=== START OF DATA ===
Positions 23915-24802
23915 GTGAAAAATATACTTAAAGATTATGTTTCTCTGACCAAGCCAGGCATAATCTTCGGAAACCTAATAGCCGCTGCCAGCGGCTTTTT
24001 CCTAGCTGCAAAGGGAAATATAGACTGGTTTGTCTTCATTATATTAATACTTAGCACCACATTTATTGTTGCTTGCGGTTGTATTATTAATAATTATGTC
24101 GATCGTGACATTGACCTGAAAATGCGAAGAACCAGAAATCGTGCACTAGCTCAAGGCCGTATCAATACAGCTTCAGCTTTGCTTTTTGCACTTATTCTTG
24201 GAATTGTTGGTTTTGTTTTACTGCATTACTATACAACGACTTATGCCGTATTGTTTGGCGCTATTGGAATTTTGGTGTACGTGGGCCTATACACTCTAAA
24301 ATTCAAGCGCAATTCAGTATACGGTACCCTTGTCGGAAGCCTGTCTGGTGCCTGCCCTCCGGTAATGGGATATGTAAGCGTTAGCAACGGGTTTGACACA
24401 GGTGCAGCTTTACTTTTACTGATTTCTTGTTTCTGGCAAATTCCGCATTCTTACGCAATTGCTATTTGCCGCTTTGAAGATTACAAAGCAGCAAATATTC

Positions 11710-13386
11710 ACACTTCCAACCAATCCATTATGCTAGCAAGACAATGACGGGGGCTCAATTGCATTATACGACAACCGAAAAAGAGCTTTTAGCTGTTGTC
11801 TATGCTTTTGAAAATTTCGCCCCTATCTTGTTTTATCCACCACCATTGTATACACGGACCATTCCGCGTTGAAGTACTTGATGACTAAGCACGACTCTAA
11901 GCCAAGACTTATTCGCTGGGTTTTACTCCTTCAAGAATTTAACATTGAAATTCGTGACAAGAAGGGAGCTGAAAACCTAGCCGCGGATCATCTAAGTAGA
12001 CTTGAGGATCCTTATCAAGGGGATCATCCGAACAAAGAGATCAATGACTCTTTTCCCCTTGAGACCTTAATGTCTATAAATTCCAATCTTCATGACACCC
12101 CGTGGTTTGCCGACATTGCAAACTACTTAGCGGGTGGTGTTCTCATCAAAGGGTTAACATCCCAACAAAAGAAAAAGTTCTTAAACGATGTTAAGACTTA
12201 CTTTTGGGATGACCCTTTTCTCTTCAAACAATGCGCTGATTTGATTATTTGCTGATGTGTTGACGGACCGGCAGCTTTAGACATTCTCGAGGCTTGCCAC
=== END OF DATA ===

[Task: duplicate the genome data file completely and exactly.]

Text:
Positions 23915-24802
23915 GTGAAAAATATACTTAAAGATTATGTTTCTCTGACCAAGCCAGGCATAATCTTCGGAAACCTAATAGCCGCTGCCAGCGGCTTTTT
24001 CCTAGCTGCAAAGGGAAATATAGACTGGTTTGTCTTCATTATATTAATACTTAGCACCACATTTATTGTTGCTTGCGGTTGTATTATTAATAATTATGTC
24101 GATCGTGACATTGACCTGAAAATGCGAAGAACCAGAAATCGTGCACTAGCTCAAGGCCGTATCAATACAGCTTCAGCTTTGCTTTTTGCACTTATTCTTG
24201 GAATTGTTGGTTTTGTTTTACTGCATTACTATACAACGACTTATGCCGTATTGTTTGGCGCTATTGGAATTTTGGTGTACGTGGGCCTATACACTCTAAA
24301 ATTCAAGCGCAATTCAGTATACGGTACCCTTGTCGGAAGCCTGTCTGGTGCCTGCCCTCCGGTAATGGGATATGTAAGCGTTAGCAACGGGTTTGACACA
24401 GGTGCAGCTTTACTTTTACTGATTTCTTGTTTCTGGCAAATTCCGCATTCTTACGCAATTGCTATTTGCCGCTTTGAAGATTACAAAGCAGCAAATATTC

Positions 11710-13386
11710 ACACTTCCAACCAATCCATTATGCTAGCAAGACAATGACGGGGGCTCAATTGCATTATACGACAACCGAAAAAGAGCTTTTAGCTGTTGTC
11801 TATGCTTTTGAAAATTTCGCCCCTATCTTGTTTTATCCACCACCATTGTATACACGGACCATTCCGCGTTGAAGTACTTGATGACTAAGCACGACTCTAA
11901 GCCAAGACTTATTCGCTGGGTTTTACTCCTTCAAGAATTTAACATTGAAATTCGTGACAAGAAGGGAGCTGAAAACCTAGCCGCGGATCATCTAAGTAGA
12001 CTTGAGGATCCTTATCAAGGGGATCATCCGAACAAAGAGATCAATGACTCTTTTCCCCTTGAGACCTTAATGTCTATAAATTCCAATCTTCATGACACCC
12101 CGTGGTTTGCCGACATTGCAAACTACTTAGCGGGTGGTGTTCTCATCAAAGGGTTAACATCCCAACAAAAGAAAAAGTTCTTAAACGATGTTAAGACTTA
12201 CTTTTGGGATGACCCTTTTCTCTTCAAACAATGCGCTGATTTGATTATTTGCTGATGTGTTGACGGACCGGCAGCTTTAGACATTCTCGAGGCTTGCCAC